‘Just Semantics’ gives a new perspective on art

The group exhibition is coming to a close after a five week showcase at Robertson Arès Gallery

The exhibition is meant to break away from homogenous and derivative artwork. Courtesy Robertson Arès Gallery

Just Semantics is a group exhibition currently being showcased at Robertson Arès Gallery. It features the works of 14 artists including sculpture, photography, painting, and embroidered typography.

Curator Alysia Yip-Hoi explained the exhibit is meant to break away from what she feels is artwork that has become homogenous and derivative. “I think that the selection at Robertson Arès is so different that it’s beyond the quality of things out there,” said Yip-Hoi. 

All of the work is for sale, and walking through the gallery feels like being in someone’s well decorated home. “Surrounding yourselves with snapshots of things you love, or with the artwork of things you love, it’s a really great way to escape within your own home setting,” said Yip-Hoi. She emphasized that this can be helpful during a time when most people are still stuck at home.

The exhibit is Yip-Hoi’s second installment at the Robertson Arès Gallery. The first show, Beyond Semantics, also took place during lockdown around this time last year. It explored the idea of semantic satiation, a literary term that describes the loss of meaning through the overuse of a word.

The exhibtion features sculptures, photography, paintings, and embroidered typography. Courtesy Robertson Arès Gallery

“[Beyond Semantics] was more a comparison and contrast show. It showed uncomfortable contrasts next to one another and highlighted those special moments,” said Yip-Hoi. “[Just Semantics] is more of a celebration.”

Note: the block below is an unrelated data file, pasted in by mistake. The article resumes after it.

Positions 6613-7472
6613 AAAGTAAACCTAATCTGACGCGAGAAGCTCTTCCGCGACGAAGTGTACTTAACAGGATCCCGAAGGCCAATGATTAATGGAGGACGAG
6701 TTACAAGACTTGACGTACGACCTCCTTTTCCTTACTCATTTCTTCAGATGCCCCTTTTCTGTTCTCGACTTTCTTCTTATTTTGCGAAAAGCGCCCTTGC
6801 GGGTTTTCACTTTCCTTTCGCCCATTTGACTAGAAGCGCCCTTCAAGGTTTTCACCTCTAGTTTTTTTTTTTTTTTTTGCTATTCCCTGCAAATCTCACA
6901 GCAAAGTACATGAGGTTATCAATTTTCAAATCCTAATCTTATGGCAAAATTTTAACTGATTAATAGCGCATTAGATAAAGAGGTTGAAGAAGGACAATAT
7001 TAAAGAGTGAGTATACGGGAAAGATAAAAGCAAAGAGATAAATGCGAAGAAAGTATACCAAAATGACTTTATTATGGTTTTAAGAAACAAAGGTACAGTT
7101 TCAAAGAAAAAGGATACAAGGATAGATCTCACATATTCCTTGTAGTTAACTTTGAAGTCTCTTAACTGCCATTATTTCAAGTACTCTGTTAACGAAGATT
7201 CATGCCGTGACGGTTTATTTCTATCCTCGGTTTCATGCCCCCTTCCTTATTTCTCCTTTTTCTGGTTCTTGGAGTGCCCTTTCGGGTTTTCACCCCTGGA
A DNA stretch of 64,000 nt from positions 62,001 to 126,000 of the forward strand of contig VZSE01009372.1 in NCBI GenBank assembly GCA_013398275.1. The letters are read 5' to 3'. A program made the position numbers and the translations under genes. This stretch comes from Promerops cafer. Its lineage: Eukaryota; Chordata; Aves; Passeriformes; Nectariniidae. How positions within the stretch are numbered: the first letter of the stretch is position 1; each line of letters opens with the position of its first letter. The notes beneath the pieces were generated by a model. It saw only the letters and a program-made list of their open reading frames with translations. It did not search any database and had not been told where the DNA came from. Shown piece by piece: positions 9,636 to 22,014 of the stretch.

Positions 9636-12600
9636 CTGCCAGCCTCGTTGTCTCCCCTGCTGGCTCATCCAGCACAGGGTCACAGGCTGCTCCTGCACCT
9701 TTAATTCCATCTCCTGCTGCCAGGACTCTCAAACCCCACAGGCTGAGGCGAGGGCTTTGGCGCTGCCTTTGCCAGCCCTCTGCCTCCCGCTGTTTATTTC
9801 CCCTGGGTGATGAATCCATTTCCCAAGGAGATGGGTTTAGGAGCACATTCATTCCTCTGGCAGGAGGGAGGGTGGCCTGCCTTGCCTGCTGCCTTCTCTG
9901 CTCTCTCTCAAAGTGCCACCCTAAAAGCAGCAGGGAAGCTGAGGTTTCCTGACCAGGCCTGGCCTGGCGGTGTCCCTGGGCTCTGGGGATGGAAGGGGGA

Artist Douglas Scholes’ featured work celebrates the beauty in unexpected places. There are a couple photos from his series Terrible Beauties in the exhibit which are pieces of garbage photographed in an abstract way. He referred to the work as “portraits of garbage” and pointed out how it almost gives the accumulation of waste an aesthetic. 

“I particularly like that fine line between awesomeness in terms of [having] so much wealth and activity that we can waste resources in such an affluent way, and this sort of disgust and terribleness of the accumulation of those things and the waste that comes with it,” said Scholes.

Artist and co-founder of the gallery François Arès also has work featured in the Just Semantics exhibition. Many of his pieces displayed are from his Inside/Out series, which explores themes of materialism and identity. Arès uses a drill bit on the surfaces of iconic, era-defining objects such as rotary phones and an eight mm camera to create a texture that appears fuzzy and draws the viewer in.

Read more: OBORO art center starts the year with two new exhibitions

‘Just Semantics’ features the works of 14 artists of all styles and mediums. Courtesy Robertson Arès Gallery

“I like this idea of having these iconic objects which are now put aside at flea markets or left in people’s basements [...] and repurpose them in a way that people are now proud to display them again,” said Arès. “I want you to recognize the iconic object from the past, but there’s something about it in its transformation that now elevates it to a piece of art.” 

Although the exhibition ranges widely in mediums and styles, there’s still a thread that ties it all together. Yip-Hoi’s love for weirdness and things that are out of the ordinary helped guide her in the curation process for Just Semantics

“Right now it’s harder to find the beauty in the everyday,” she said, adding the exhibition highlights how unconventionality is beautiful. “Everything [in the exhibition] is just so light and brilliant that it's really uplifting.”

Just Semantics comes to a close on Feb. 11. Hip-Yoi encouraged everyone to visit, even those who may be intimidated by art galleries. “I can’t stress it enough how wonderful and welcoming and thoughtful the gallerists are,” she said. “They don’t make you feel like you have to have a master of fine arts to step through their doors.”